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Education, cognitive skills and earnings of males and females

  • Buchner Charlotte
  • Smits Wendy
  • Velden Rolf van der

    (METEOR)

This paper analyzes the relationship between cognitive skills, measured at age 12, and earnings ofmales and females at the age of 35, conditional on their attained educational level. Employing alarge data set that combines a longitudinal school cohort survey with income data from Dutchnational tax files, our findings show that cognitive skills and specifically math skills arerewarded on the labor market, but more for females than for males. The main factor driving thisresult is that cognitive skills appear to be better predictors of schooling outcomes for malesthan for females. Once males have achieved the higher levels of education, they more often chooseprograms with high earning perspectives like economics and engineering, even if their level ofmath skills is relatively low.

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File URL: http://digitalarchive.maastrichtuniversity.nl/fedora/objects/guid:bd9e981d-7537-4449-9993-7ff86f5a6929/datastreams/ASSET1/content
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Paper provided by Maastricht University, Maastricht Research School of Economics of Technology and Organization (METEOR) in its series Research Memorandum with number 010.

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Date of creation: 2012
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Handle: RePEc:unm:umamet:2012010
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  1. Richard J. Murnane & John B. Willett & Yves Duhaldeborde & John H. Tyler, 2000. "How important are the cognitive skills of teenagers in predicting subsequent earnings?," Journal of Policy Analysis and Management, John Wiley & Sons, Ltd., vol. 19(4), pages 547-568.
  2. Plug, Erik J. S. & van Praag, Bernard M. S. & Hartog, Joop, 1999. "If we knew ability, how would we tax individuals?," Journal of Public Economics, Elsevier, vol. 72(2), pages 183-211, May.
  3. Richard J. Murnane & John B. Willett & Frank Levy, 1995. "The Growing Importance of Cognitive Skills in Wage Determination," NBER Working Papers 5076, National Bureau of Economic Research, Inc.
  4. Cameron, Stephen V & Heckman, James J, 1993. "The Nonequivalence of High School Equivalents," Journal of Labor Economics, University of Chicago Press, vol. 11(1), pages 1-47, January.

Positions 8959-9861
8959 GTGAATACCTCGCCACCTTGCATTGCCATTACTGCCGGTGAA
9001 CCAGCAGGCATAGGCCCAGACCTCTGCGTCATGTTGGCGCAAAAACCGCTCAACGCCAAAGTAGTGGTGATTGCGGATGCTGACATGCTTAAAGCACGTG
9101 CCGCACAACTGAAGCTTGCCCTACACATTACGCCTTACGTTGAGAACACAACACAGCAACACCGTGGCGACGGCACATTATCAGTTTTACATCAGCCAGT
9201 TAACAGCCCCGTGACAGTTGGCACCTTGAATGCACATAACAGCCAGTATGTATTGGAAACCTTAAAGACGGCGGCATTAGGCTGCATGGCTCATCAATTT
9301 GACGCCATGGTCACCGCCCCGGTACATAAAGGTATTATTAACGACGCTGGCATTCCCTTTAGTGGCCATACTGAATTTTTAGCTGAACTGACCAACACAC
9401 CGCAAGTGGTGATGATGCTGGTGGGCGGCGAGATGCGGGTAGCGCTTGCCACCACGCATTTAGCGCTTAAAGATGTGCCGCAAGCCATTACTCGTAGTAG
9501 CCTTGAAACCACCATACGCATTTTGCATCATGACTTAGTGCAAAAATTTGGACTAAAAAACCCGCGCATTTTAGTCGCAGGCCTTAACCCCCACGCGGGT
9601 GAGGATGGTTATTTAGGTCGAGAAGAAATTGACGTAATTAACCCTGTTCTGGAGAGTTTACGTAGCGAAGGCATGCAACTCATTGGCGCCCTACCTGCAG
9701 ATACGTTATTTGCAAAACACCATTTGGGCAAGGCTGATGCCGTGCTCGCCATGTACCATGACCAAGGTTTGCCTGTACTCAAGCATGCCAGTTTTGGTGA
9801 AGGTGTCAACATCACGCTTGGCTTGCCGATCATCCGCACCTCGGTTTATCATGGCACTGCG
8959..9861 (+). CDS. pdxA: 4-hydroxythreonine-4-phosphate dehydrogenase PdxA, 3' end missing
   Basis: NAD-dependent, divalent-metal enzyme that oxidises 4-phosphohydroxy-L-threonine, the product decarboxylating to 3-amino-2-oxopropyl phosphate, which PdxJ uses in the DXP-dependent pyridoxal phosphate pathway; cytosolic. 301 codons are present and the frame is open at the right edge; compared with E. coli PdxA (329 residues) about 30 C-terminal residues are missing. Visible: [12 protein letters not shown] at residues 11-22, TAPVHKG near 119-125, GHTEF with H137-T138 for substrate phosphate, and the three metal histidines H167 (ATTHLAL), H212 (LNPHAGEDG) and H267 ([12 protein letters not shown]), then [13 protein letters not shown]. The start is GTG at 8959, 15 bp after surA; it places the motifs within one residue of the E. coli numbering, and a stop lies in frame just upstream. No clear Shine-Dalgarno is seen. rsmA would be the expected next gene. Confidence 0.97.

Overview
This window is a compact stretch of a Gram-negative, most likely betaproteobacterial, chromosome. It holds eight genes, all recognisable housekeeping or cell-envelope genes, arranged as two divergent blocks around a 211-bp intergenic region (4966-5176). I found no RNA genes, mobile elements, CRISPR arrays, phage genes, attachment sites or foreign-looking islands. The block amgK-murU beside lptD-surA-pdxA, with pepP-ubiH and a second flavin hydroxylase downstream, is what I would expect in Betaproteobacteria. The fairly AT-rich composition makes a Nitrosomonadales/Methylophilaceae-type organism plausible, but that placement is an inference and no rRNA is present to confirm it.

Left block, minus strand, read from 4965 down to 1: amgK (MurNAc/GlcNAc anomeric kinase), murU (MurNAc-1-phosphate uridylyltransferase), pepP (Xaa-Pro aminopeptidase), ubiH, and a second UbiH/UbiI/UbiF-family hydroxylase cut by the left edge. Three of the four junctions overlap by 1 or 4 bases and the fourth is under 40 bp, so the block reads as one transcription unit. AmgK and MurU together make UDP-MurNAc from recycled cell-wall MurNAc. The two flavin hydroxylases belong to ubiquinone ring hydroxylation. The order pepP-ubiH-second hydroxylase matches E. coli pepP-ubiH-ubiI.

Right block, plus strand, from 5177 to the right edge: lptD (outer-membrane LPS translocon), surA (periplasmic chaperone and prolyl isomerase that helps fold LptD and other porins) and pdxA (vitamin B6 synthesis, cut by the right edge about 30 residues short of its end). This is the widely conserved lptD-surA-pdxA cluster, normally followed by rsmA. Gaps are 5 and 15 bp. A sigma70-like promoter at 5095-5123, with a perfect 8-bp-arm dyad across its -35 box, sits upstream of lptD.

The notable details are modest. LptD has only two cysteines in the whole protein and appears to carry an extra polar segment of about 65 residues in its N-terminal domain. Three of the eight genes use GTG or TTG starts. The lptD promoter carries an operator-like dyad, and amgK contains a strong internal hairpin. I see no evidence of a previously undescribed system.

5. Booth, Alison L. & Nolen, Patrick J., 2009. "Gender Differences in Risk Behaviour: Does Nurture Matter?," IZA Discussion Papers 4026, Institute for the Study of Labor (IZA).
  6. Joseph G. Altonji & Rebecca M. Blank, . "Race and Gender in the Labor Market," IPR working papers 98-18, Institute for Policy Resarch at Northwestern University.
  7. Guido Heineck & Silke Anger, 2008. "The Returns to Cognitive Abilities and Personality Traits in Germany," SOEPpapers on Multidisciplinary Panel Data Research 124, DIW Berlin, The German Socio-Economic Panel (SOEP).
  8. Derek A. Neal & William R. Johnson, 1995. "The Role of Pre-Market Factors in Black-White Wage Differences," NBER Working Papers 5124, National Bureau of Economic Research, Inc.
  9. Mathilde Almlund & Angela Lee Duckworth & James J. Heckman & Tim D. Kautz, 2011. "Personality Psychology and Economics," NBER Working Papers 16822, National Bureau of Economic Research, Inc.
  10. Borghans Lex & Golsteyn Bart H.H. & Heckman James & Humphries John Eric, 2011. "Identification Problems in Personality Psychology," Research Memorandum 025, Maastricht University, Maastricht Research School of Economics of Technology and Organization (METEOR).
  11. Devin G. Pope & Justin R. Sydnor, 2010. "Geographic Variation in the Gender Differences in Test Scores," Journal of Economic Perspectives, American Economic Association, vol. 24(2), pages 95-108, Spring.
  12. Charles Brown & Mary Corcoran, 1996. "Sex-Based Differences in School Content and the Male/Female Wage Gap," NBER Working Papers 5580, National Bureau of Economic Research, Inc.
  13. James J. Heckman & Jora Stixrud & Sergio Urzua, 2006. "The Effects of Cognitive and Noncognitive Abilities on Labor Market Outcomes and Social Behavior," NBER Working Papers 12006, National Bureau of Economic Research, Inc.
  14. James J. Heckman, 2011. "Integrating Personality Psychology into Economics," NBER Working Papers 17378, National Bureau of Economic Research, Inc.
  15. Arcidiacono, Peter, 2002. "Ability Sorting and the Returns to College Major," Working Papers 02-26, Duke University, Department of Economics.
  16. Muriel Niederle & Lise Vesterlund, 2010. "Explaining the Gender Gap in Math Test Scores: The Role of Competition," Journal of Economic Perspectives, American Economic Association, vol. 24(2), pages 129-44, Spring.
  17. John Cawley & Karen Conneely & James Heckman & Edward Vytlacil, 1996. "Cognitive Ability, Wages, and Meritocracy," NBER Working Papers 5645, National Bureau of Economic Research, Inc.
  18. Jeff Grogger & Eric Eide, 1995. "Changes in College Skills and the Rise in the College Wage Premium," Journal of Human Resources, University of Wisconsin Press, vol. 30(2), pages 280-310.
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